1989–90 Calgary Flames NHL 75 13 20 33 116 6 2 2 4 2
1990–91 Calgary Flames NHL 76 19 20 39 185 7 1 2 3 8
1991–92 Calgary Flames NHL 78 13 21 34 161
1992–93 Calgary Flames NHL 75 19 33 52 150 6 4 2 6 4
1993–94 Calgary Flames NHL 81 11 12 23 92 3 0 1 1 4
1994–95 Calgary Flames NHL 47 8 13 21 130 7 0 3 3 2
1995–96 Philadelphia Flyers NHL 67 12 29 41 115 12 3 4 7 11
1996–97 Philadelphia Flyers NHL 78 13 19 32 99 18 1 5 6 8
1997–98 Philadelphia Flyers NHL 68 3 4 7 78 5 0 0 0 0
NHL totals 943 195 313 508 1936 122 22 47 74 205

International[edit]

Year Team Event   GP G A Pts PIM
1985 United States WC 10 2 1 3 8
1987 United States CC 5 0 2 2 4
1990 United States WC 9 2 4 6 2
1991 United States CC 8 4 0 4 2
1996 United States WCH 7 1 2 3 6
1998 United States OG 4 0 0 0 0
Senior totals 43 9 9 18 22

References[edit]

  1. ^ a b c d e f "Joel Otto profile". Hockey Hall of Fame. Retrieved 2012-03-21. 
  2. ^ a b "Athletic Hall of Fame – Joel Otto". Bemidji State University. Retrieved 2012-03-21. 
  3. ^ "Hobey to NHL: It takes talent and timing". ESPN. 2002-10-21. Retrieved 2012-03-21. 
  4. ^ a b c d Cruickshank, Scott (2006). Zurowski, Monica, ed. The Fire Inside: Celebrating 25 years of Calgary Flames Spirit and Hockey History. Toronto: CanWest Books Inc. p. 117. ISBN 1-897229-01-1. 
  5. ^ Duhatschek, Eric; Simmons, Steve (1986). On Fire: The Dramatic Rise of the Calgary Flames. Polestar Book Publishers. p. 115. ISBN 0-919591-15-9. 
  6. ^ a b c d e f Halls, Pat, ed. (1994). 1994–95 Calgary Flames Media Guide. Calgary Flames Hockey Club. p. 52. 
  7. ^ a b Duhatschek, Eric; Simmons, Steve (1986). On Fire: The Dramatic Rise of the Calgary Flames. Polestar Book Publishers. pp. 116–117. ISBN 0-919591-15-9. 
  8. ^ Matheson, Jim (2007-02-25). "Messier left his mark on Calgary Flames". Edmonton Journal. Retrieved 2012-03-25. 
  9. ^ Mummery, Bob (1989). Countdown to the Stanley Cup: An Illustrated History of the Calgary Flames. Polestar Book Publishers. p. 80. ISBN 0-919591-48-5. 
  10. ^ Wood, Larry (1989-04-16). "Walking an icy tightrope". Calgary Herald. p. F1. 
  11. ^ Duhatschek, Eric (1989-04-16). "Vernon saves best for last". Calgary Herald. p. F1. 
  12. ^ "1988–89 Calgary Flames road to the cup". Calgary Herald. 1989-04-04. p. D9. 
  13. ^ a b Reusse, Patrick (1996-02-25). "Hustle, muscle propel Otto; Minnesotan's competitiveness helped build 12-year NHL career". Minneapolis Star-Tribune (via Highbeam Research). Retrieved 2012-05-02. 
  14. ^ Marrapese, Nancy L. (1993-06-18). "Bruins miss top awards; Poulin wins Clancy". Boston Globe. p. 31. Retrieved 2012-03-24. 
  15. ^ "Player profile: Joel Otto". Toronto Star. 1995-11-30. p. B2. Retrieved 2012-03-24. 
  16. ^ a b Mahon, Tom (1995-07-21). "Flyers get veteran Otto off free-agent lot". Philadelphia Daily News. p. 105.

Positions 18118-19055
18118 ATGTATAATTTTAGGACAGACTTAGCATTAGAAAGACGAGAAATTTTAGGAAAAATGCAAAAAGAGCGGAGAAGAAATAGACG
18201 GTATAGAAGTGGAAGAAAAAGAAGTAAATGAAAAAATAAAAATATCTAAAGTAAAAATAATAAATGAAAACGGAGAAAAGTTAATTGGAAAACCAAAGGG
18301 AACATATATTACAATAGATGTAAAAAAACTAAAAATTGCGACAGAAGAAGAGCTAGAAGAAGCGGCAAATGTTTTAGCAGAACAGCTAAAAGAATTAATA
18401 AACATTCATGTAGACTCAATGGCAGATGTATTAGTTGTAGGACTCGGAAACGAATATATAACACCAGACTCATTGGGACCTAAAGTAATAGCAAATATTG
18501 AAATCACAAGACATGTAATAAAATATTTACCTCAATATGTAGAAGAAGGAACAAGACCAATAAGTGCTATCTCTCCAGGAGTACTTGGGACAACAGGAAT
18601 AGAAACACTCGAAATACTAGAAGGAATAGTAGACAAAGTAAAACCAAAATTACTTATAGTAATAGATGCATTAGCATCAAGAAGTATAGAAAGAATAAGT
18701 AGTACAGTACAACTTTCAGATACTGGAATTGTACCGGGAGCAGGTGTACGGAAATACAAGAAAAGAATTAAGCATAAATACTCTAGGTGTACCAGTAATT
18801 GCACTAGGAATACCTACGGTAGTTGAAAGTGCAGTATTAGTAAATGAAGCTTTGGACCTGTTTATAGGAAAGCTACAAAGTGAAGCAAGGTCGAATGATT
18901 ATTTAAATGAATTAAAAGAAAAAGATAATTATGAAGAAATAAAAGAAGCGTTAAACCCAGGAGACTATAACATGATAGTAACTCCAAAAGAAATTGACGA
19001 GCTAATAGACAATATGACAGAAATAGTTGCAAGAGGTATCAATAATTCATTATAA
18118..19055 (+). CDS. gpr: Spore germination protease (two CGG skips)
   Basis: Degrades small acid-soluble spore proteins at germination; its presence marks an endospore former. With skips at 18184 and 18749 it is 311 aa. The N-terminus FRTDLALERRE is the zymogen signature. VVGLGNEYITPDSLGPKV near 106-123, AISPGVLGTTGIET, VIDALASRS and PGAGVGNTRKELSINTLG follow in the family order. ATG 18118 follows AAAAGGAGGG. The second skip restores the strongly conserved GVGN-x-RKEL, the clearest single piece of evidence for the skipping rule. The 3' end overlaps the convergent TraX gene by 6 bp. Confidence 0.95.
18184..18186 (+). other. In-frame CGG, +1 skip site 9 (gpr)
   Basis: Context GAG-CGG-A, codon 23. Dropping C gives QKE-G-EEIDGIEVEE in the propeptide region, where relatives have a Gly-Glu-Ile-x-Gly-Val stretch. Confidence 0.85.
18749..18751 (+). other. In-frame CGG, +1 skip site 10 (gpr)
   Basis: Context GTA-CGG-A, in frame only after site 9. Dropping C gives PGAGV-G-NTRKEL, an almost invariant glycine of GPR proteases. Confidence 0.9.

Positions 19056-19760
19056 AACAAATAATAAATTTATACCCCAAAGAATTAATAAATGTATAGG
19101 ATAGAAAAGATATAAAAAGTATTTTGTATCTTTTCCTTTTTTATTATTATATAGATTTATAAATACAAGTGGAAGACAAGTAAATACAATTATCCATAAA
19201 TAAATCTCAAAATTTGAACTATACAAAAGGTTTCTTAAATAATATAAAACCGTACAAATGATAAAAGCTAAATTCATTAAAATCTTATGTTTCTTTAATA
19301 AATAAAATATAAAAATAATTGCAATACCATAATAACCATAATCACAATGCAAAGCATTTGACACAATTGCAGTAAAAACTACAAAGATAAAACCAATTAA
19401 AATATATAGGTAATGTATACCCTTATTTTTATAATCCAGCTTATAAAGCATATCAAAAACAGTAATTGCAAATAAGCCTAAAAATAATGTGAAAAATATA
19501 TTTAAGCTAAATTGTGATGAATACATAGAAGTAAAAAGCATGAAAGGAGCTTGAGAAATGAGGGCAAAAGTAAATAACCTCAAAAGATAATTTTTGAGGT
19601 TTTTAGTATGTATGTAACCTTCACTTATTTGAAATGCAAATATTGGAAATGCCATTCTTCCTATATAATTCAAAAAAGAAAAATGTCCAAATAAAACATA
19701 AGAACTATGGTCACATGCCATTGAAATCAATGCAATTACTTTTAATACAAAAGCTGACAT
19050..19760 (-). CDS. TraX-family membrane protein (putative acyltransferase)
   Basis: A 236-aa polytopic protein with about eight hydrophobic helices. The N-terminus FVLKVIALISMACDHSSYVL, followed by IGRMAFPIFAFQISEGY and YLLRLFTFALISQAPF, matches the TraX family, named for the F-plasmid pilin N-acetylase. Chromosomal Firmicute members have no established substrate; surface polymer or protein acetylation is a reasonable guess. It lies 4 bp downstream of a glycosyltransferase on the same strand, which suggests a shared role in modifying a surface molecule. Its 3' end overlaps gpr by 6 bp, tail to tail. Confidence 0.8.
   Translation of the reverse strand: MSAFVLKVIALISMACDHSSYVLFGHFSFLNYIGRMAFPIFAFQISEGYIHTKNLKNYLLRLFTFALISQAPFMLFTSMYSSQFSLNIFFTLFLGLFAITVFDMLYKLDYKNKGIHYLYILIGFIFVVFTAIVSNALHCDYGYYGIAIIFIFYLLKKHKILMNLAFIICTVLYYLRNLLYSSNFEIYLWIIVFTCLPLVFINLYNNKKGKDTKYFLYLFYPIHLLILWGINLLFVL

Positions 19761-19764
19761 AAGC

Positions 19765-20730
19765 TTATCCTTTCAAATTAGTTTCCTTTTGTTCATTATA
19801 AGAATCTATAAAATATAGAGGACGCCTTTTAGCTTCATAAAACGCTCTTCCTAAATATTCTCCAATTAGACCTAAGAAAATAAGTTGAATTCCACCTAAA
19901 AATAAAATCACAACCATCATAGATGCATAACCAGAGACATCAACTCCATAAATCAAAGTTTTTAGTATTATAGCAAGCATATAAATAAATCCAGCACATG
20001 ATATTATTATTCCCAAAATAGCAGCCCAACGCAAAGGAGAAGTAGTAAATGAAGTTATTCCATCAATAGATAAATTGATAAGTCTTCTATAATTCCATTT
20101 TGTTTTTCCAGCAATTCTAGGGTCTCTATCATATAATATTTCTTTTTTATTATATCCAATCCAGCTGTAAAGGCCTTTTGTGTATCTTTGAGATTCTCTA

17. ^ Norwood, Robyn (1995-07-19). "Ferreira says Otto is high on his list". Los Angeles Times. p. C7. Retrieved 2012-03-24. 
  18. ^ LeConey, Bill (1997-03-14). "Lindros lifts Flyers over Oilers in OT". The Press of Atlantic City. Retrieved 2012-03-25. 
  19. ^ "Flyers happy to have Otto back". Pittsburgh Post-Gazette. 1997-05-18. p. D14. Retrieved 2012-03-25. 
  20. ^ Farber, Michael (1997-06-16). "Crushed". Sports Illustrated. Retrieved 2012-03-25. 
  21. ^ a b c Donnellon, Sam (1998-02-07). "Otto ready for Olympic challenge". Philadelphia Daily News. p. 39. Retrieved 2012-03-24. 
  22. ^ "U.S. pulls 3rd hockey upset". Anchorage Daily News. 1985-04-22. p. B9. Retrieved 2012-03-24. 
  23. ^ "Soviets, Americans brawl in bronze-medal match". Ottawa Citizen. 1985-05-04. p. E1. Retrieved 2012-03-24. 
  24. ^ Lapointe, Joe (1991-09-12). "U.S. team wins spot in Canada Cup finals". New York Times. Retrieved 2012-03-24. 
  25. ^ "Canada Cup stays home; U.S. swept". Orlando Sentinel. 1991-09-17. p. D8. Retrieved 2012-03-24. 
  26. ^ "It's U.S. Canada in the finals". The Deseret News. 1996-09-09. p. D2. Retrieved 2012-03-24. 
  27. ^ Podnieks, Andrew, ed. (2011). IIHF Guide & Record Book 2012. International Ice Hockey Federation. p. 20. ISBN 978-0-7710-9598-6. 
  28. ^ Patrias, Marla (Winter 2003–2004). "Otto's number retired" (PDF). BSU Horizons. Bemidji State University. p. 6. Retrieved 2012-03-24. 
  29. ^ Strand, Bruce (2011-08-06). "Early Elk football kickoff – the QB Club Golf Tournament – generates funds and fun". Elk River Star News. Retrieved 2012-03-24. 
  30. ^ Podnieks, Andrew (2003). Players: The ultimate A–Z guide of everyone who has ever played in the NHL. Toronto: Doubleday Canada. p. 648. ISBN 0-385-25999-9. 
  31. ^ Halls, Pat, ed. (1993). 1993–94 Calgary Flames Media Guide. Calgary Flames Hockey Club. p. 61. 
  32. ^ Maxwell, Cameron (2004-11-06). "Otto helping Hitmen help the kidz". Calgary Sun. Retrieved 2012-03-24. 
  33. ^ Maxwell, Cameron (2007-01-22). "Otto-focus keeps Hitmen humming". Calgary Sun. Retrieved 2012-03-24. 
  34. ^ Fisher, Scott (2011-03-21). "Hitmen coaches coming back". Calgary Sun. Retrieved 2012-03-24. 

External links[edit]